Giveaway winner announced for Jane and the Canterbury Tale

Jane and the Canterbury Tale, by Stephanie Barron (2011)20 of you left comments qualifying you for a chance to win a signed copy of Jane and the Canterbury Tale, by Stephanie Barron. The winner drawn at random is Sharon who left a comment on September 8, 2011.

Congratulations Sharon! To claim your prize, please contact me with your full name and address by September 29, 2011. Shipment is to US and Canadian addresses only.

Thanks to all who left comments, and for all those participating in the Being a Jane Austen Mystery Reading Challenge 2011. We are reading all eleven novels in this great Austen inspired mystery series this year. Next month we are taking a break, but will resume the reading challenge on Wednesday, November 9th with Jane and the Barque of Frailty.

© 2007 – 2011 Laurel Ann Nattress, Austenprose

Giveaway Winners Announced for Jane and the Canterbury Tale

Jane and the Canterbury Tale, by Stephanie Barron (2011) 29 of you left comments qualifying you for a chance to win one of three copies of Jane and the Canterbury Tale: Being a Jane Austen Mystery, by Stephanie Barron. The winners drawn at random are:

  • Virginia who left a comment on August 29, 2011.
  • George M. who left a comment on August 29, 2011
  • Beth who left a comment on August 30, 2011

Congratulations to the lucky winners. To claim your prize, please contact me with your full name and address by September 15, 2011. Shipment is to US and Canadian addresses only.

Many thanks to author Stephanie Barron for sharing her Austen travels in Kent with us and for writing her fabulous new mystery in the series.

© 2007 – 2011 Laurel Ann Nattress, Austenprose

Jane and the Canterbury Tale Blog Tour with Author Stephanie Barron

Jane and the Cantebury Tale, by Stephanie Barron (2011)Please join us today in welcoming author Stephanie Barron on her book blog tour in celebration of her eleventh novel in the Being a Jane Austen Mysteries series, Jane and the Canterbury Tale to be released tomorrow by Bantam Books.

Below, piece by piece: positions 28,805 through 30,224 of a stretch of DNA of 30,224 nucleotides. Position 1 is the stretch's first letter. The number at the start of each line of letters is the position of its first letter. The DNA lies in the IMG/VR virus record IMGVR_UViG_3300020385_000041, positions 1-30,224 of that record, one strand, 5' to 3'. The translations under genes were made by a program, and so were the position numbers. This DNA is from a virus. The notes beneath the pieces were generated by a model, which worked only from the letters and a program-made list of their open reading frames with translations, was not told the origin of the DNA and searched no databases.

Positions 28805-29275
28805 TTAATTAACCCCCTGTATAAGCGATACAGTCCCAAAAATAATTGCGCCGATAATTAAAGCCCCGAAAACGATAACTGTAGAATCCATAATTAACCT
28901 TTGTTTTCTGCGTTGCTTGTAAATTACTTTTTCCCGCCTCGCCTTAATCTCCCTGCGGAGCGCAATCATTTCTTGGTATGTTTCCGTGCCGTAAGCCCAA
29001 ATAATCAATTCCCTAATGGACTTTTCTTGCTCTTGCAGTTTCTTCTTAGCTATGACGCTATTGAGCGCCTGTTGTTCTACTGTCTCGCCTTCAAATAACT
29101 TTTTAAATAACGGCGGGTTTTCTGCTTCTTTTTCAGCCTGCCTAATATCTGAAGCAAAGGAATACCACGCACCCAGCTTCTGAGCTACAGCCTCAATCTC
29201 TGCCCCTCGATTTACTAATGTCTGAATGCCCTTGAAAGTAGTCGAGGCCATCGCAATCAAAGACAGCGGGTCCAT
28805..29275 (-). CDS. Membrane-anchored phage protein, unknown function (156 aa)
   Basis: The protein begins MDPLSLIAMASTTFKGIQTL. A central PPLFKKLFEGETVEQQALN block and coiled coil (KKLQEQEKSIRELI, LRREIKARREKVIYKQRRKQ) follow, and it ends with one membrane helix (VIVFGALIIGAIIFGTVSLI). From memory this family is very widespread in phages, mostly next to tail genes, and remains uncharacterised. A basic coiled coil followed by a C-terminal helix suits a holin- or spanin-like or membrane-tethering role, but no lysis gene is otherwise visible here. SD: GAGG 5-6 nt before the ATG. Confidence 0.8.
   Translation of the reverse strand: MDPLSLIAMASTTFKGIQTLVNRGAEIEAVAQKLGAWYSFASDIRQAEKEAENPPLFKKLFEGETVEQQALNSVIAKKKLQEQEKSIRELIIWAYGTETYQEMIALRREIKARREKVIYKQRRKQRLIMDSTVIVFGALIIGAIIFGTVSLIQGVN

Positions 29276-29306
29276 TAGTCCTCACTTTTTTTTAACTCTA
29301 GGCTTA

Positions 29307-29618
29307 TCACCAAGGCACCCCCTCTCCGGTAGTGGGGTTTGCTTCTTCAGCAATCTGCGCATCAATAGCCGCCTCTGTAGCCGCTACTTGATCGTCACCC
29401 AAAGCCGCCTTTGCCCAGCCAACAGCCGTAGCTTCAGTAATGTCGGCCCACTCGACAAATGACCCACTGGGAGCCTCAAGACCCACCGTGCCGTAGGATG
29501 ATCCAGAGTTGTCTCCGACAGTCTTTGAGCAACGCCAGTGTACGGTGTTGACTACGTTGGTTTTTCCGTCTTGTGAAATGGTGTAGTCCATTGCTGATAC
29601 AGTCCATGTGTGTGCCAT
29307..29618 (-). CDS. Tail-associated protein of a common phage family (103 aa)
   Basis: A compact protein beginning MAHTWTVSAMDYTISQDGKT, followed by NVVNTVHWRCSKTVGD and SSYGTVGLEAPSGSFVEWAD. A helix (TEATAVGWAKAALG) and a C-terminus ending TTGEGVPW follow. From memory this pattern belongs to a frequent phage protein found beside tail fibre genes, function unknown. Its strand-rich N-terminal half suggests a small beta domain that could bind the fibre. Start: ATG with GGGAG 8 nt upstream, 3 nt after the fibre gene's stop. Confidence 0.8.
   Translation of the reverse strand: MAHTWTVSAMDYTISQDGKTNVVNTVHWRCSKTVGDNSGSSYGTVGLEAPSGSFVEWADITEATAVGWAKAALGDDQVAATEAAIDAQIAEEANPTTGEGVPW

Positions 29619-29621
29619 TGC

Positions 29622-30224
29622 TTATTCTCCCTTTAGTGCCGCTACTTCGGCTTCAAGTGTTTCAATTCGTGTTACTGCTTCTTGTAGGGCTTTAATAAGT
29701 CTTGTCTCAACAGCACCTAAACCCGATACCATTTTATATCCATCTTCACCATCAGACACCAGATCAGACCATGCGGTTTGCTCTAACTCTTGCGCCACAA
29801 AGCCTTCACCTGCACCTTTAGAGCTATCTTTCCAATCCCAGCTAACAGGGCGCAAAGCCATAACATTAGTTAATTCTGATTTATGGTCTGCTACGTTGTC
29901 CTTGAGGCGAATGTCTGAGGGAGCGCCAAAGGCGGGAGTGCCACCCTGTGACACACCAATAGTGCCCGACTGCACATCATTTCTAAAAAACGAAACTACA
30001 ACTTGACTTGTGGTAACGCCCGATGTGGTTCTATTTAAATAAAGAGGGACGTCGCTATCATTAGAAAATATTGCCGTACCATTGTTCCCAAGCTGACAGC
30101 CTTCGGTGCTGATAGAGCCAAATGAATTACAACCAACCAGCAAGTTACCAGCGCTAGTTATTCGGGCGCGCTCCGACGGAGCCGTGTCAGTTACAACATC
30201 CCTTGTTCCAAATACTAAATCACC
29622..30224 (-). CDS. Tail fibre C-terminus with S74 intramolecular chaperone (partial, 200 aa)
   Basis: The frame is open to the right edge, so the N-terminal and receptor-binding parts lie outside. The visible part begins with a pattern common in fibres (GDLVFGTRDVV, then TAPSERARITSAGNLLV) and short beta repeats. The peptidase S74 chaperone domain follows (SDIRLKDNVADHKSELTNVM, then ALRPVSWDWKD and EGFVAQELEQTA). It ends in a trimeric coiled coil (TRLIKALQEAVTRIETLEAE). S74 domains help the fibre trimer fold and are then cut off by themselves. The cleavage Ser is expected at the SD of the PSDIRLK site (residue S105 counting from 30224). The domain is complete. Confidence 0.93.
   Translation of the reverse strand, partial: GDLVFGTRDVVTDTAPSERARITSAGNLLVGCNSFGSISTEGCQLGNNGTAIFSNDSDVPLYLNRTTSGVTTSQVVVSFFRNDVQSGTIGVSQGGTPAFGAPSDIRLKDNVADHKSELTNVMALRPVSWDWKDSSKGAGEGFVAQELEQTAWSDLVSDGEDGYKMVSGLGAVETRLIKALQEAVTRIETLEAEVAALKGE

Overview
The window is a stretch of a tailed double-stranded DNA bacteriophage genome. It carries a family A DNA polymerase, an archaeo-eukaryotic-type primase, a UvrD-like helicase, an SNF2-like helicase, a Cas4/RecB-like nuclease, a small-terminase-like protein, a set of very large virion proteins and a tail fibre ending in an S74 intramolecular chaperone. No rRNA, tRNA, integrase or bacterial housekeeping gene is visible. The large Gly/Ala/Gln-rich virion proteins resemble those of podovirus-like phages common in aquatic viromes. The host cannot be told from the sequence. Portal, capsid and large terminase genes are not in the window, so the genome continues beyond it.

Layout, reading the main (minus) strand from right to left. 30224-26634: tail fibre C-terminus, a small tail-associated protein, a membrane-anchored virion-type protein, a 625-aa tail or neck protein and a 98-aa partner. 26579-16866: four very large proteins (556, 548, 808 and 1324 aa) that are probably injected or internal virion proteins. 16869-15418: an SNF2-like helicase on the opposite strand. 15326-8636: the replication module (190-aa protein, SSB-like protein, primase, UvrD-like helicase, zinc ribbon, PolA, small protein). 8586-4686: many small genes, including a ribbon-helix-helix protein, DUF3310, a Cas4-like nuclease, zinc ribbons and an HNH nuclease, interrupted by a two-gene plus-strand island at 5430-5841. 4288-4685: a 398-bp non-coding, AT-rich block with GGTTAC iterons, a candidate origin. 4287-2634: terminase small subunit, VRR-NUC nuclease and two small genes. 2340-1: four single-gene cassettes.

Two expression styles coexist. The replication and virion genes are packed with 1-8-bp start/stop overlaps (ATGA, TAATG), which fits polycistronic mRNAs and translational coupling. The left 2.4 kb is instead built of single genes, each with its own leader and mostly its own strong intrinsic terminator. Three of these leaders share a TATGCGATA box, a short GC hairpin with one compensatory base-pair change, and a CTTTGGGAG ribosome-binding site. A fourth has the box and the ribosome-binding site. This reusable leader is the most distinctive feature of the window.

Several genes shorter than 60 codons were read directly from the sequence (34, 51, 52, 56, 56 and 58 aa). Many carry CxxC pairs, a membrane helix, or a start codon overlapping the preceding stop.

Walking Godmersham in Search of a Tale

About a dozen years or so ago, when my elder son was still a toddler and my younger not yet born, I left Sam in the care of a nanny and his dad, and wandered around England alone.  I had ten days to myself, and the trip would have been intensely boring to anybody but me—no Tower of London, no Blenheim, no flying trip to Warwick Castle.  The itinerary was entirely dictated by places Jane Austen had lived.  I had written two books about her and intended to write more; but I needed a visual sense of all the places she had known, or could possibly have used herself as settings for her novels.

In some cases, it was easy to find her—in Bath, for example, where a cottage industry in Austen Walking Tours is thriving.  Other places were more challenging.  I was intrigued by the possibility that Jane had actually visited the town of Bakewell in Derbyshire, three miles from the ducal seat of Chatsworth—a town she actually mentions in Pride and Prejudice, although tradition insists she was never there.  She might have gone to Bakewell, possibly, while spending six weeks with her cousin Edmund Cooper in his tiny village of Hamstall-Ridware, Staffordshire.  Having seen the easy places—Portsmouth and Southampton, Chawton and Bath, Hans Crescent in London—I threw myself behind the right-handed wheel of a rented car and took to the carriageways, as highways are called in England.  They terrified me.  I consistently made the mistake of hugging the right lane of multi-lane roads, thinking it would be the “slow” lane—except, of course, in a reverse-world it was the fast lane, and I was the object of frustration and ridicule. Continue reading

Stephanie Barron Featured on NPR

Statue of King George III in Weymouth, England

Author, and friend of Austenprose, Stephanie Barron has contributed an online article in the “Three Books” series on NPR. Which books did she choose? Why Regency-era of course.

In Three Books, Two Centuries And One English Regency, Barron highlights: Seize the Fire: Heroism, Duty, And Nelson’s Battle of Trafalgar,  by Adam Nicolson; The Battle: A New History of Waterloo, by Alessandro Barbero; and Persuasion, by Jane Austen.

Stephanie is famous for her Being a Jane Austen Mystery series of ten (soon to be eleven) novels featuring Jane Austen as a sleuth. We are reading the entire series this year in the Being a Jane Austen Mystery Reading Challenge 2011 right here on Austenprose. You can check out my reviews through the 8th book and other participants reviews posted here. Stephanie’s next book in the series, Jane and the Canterbury Tale, arrives next Tuesday, August 30th, 2011! We are presently reading it and are enchanted.

Stephanie’s three books are all very interesting choices to highlight an era that we all love so dearly — but, Gentle Reader, what would you have selected? Mine would have been…

Cheers,

Laurel Ann

© 2007 – 2011 Laurel Ann Nattress, Austenprose